Within the last year or so, the idea of mounting a camera stabilization system to an RC aircraft or surface vehicles has become commonplace. The advancements made to the GoPro and many other action cams on the market allow for some spectacular footage from such a small unit. However, up to this point, the prospect of using a gimbal normally meant spending close to two hundred dollars or more before even including the expense of the camera itself. HobbyKing looks to bring gimbals to the multirotor masses with the release of their Quanum 2-axis brushless gimbal. Priced just under one hundred dollars, this unit is far more economical than all others out there.
Another facet of brushless gimbals that often stumps users is involved with the programming of the unit. Many gimbals out there require the download of multiple files, installing them onto your PC and then navigating through them with nary a manual for assistance. The Quanum gimbal is an exception to this rule in that it is pre-programmed at the factory, essentially making it a plug-and-play device once it is mounted onto your machine of choice.
The Quanum gimbal features a full alloy and carbon fiber construction design and uses compression style plate dampeners. This type of mounting provides two specific benefits. It offers superior dampening abilities as the grommets are pushed together rather than being pulled apart while it also offers better crash protection as the gimbal is secured to the aircraft frame and not at risk of breaking loose in the event of a crash. The overall result is a more stable image captured as well as piece of mind considering the price of a nice camera that might be mounted into the gimbal.
In order to mount the camera to the plate on the gimbal, Quanum offers the traditional alloy plate with long 2.5mm bolts to secure it, but they also provide an o-ring mounting method, hence the term “Quick Release” in the title of the product. This method involves botling to small carbon fiber posts to the back of the plate and wrapping two stiff o-rings around the front of the camera. The idea is that the camera can be quickly and easily removed from the mounting plate without the use of tools, allowing for easy access to the SD card and charge port.
Mounting the Quanum gimbal requires a bit more tinkering as it does not included the widely accepted hook-and-rod type system. We mounted our unit by removing the standoffs on the top of the mounting bolts and relocating them to the four mounting holes on the front and rear edge of the lower plate. To do so, we had to reverse their position so that the bolt end of the spacers were facing downwards so that countersunk screws could be used to fasten them through the battery plate of our Gaui 540H hexcopter. We needed to use countersunk hardware so that they screws didn’t pose any sort of threat to the LiPo battery used to power the machine. Additionally, we opted for soldering a JST connector in parallel to the main battery lead on the machine so that the flight battery could be used to power the gimbal.
APPLICATIONS: Multirotor, fixed-wing aircraft, helicopter and car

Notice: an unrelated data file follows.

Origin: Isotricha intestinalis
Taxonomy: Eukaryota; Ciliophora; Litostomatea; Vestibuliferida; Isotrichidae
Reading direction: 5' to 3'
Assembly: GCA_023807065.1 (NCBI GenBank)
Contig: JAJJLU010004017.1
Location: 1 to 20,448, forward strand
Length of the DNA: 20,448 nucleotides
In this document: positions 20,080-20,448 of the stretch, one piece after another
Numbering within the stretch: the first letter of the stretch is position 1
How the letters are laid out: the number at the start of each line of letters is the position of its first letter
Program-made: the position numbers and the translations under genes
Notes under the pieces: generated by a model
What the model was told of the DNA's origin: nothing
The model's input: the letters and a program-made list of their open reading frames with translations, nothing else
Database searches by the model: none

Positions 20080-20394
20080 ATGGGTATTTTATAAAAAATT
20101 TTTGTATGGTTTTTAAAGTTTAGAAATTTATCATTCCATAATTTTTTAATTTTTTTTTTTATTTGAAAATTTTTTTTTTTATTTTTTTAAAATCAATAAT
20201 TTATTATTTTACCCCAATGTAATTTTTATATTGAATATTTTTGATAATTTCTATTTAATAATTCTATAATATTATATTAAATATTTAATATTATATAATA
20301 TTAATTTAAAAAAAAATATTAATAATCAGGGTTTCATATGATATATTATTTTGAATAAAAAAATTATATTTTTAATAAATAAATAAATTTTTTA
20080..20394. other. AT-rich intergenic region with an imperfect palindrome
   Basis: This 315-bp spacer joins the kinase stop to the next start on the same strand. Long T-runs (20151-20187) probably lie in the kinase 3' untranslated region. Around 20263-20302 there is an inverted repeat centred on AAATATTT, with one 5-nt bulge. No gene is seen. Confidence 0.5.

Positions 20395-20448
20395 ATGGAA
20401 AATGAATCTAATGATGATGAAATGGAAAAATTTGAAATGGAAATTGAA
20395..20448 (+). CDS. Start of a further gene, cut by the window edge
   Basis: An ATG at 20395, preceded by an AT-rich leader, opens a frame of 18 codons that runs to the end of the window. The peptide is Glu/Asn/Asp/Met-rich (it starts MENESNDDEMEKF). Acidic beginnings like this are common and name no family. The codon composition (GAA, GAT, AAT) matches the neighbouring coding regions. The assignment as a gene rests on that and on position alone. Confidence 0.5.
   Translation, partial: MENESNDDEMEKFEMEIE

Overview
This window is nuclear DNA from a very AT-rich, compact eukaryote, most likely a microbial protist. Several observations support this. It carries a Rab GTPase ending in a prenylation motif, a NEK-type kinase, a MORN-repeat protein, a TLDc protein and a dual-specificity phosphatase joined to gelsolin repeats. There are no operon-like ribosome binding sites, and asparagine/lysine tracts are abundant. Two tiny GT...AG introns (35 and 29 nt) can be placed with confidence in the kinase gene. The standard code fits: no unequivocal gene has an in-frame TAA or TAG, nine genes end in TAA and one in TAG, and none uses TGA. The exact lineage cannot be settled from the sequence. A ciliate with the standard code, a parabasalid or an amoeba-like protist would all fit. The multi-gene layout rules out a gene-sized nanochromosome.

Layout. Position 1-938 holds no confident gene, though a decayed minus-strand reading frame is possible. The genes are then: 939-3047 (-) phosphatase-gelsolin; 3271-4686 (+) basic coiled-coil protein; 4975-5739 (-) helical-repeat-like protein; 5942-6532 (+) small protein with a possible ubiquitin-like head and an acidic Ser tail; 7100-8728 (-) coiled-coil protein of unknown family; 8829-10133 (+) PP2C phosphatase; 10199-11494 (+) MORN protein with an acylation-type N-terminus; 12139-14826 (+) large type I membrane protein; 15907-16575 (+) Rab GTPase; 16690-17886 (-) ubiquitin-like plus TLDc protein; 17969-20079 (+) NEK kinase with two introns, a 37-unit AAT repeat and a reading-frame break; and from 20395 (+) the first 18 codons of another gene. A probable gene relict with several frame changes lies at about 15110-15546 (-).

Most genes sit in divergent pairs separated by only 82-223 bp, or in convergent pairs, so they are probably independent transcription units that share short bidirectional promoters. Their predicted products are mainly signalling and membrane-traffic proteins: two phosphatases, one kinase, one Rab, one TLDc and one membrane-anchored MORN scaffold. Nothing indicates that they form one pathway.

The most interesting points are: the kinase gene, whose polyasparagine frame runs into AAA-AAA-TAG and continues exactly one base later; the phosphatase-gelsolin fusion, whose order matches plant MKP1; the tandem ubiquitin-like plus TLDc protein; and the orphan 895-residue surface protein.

POWER REQUIREMENTS: 2S-4S LiPo battery
INPUT VOLTAGE: 7.2-16V
ROLL ANGLE: -55 to +55 degrees
PITCH ANGLE: 180 to +60 degrees
STABILIZATION ANGLE: 0 degrees (roll) and -90 to +30 degrees (pitch)
IN THE AIR
For our testing purposes, the Quanum gimbal was mounted to the belly of a Gaui 540H hexcopter that is powered by a Naza-M V2 flight controller. Using a 7 channel receiver and having the controller programmed to utilize the IOC, flight modes and remote gain access, we were left with no open channels to remotely operate the pitch of the gimbal. Controlling the gimbal’s attitude with the transmitter is nice, but upon the first power test after mounting to the machine, it initialized and centered properly, so we had no doubt that it would capture some great video.
The day we chose for our test flights was quite windy…the perfect test bed to see if the Quanum gimbal was up to snuff. After pressing the record button on our GoPro Hero3 Black, we sent the machine and its payload skyward. Once we had done a few gentle passes around the field in addition to a few slow pirouettes, we set the Naza to ATTI flight mode and began to rock the hexcopter to a fro and side to side. In the ten minutes of film that we obtained, we could find very few instances where the gimbal would not quickly compensate for rolling or pitching in quick succession. The only time we experienced even a delay in the function of the gimbal was following some powerful pitch ups to gain altitude in a hurry. The inertia that the camera and gimbal were subject to in this instance had the Quanum struggling to keep the camera centered on the pitch axis, but we really didn’t see this as a flaw since such aggressive piloting is not the norm when trying to capture smooth video or pictures.
THE LAST WORD
If you’re looking to get into aerial video or photography and are in the market for a brushless gimbal, but don’t have the loot to float a more popular unit, look no further than the Quanum gimbal from HobbyKing. The price is awesome, the appearance is great, there is absolutely no programming needed out of the box and the performance is good.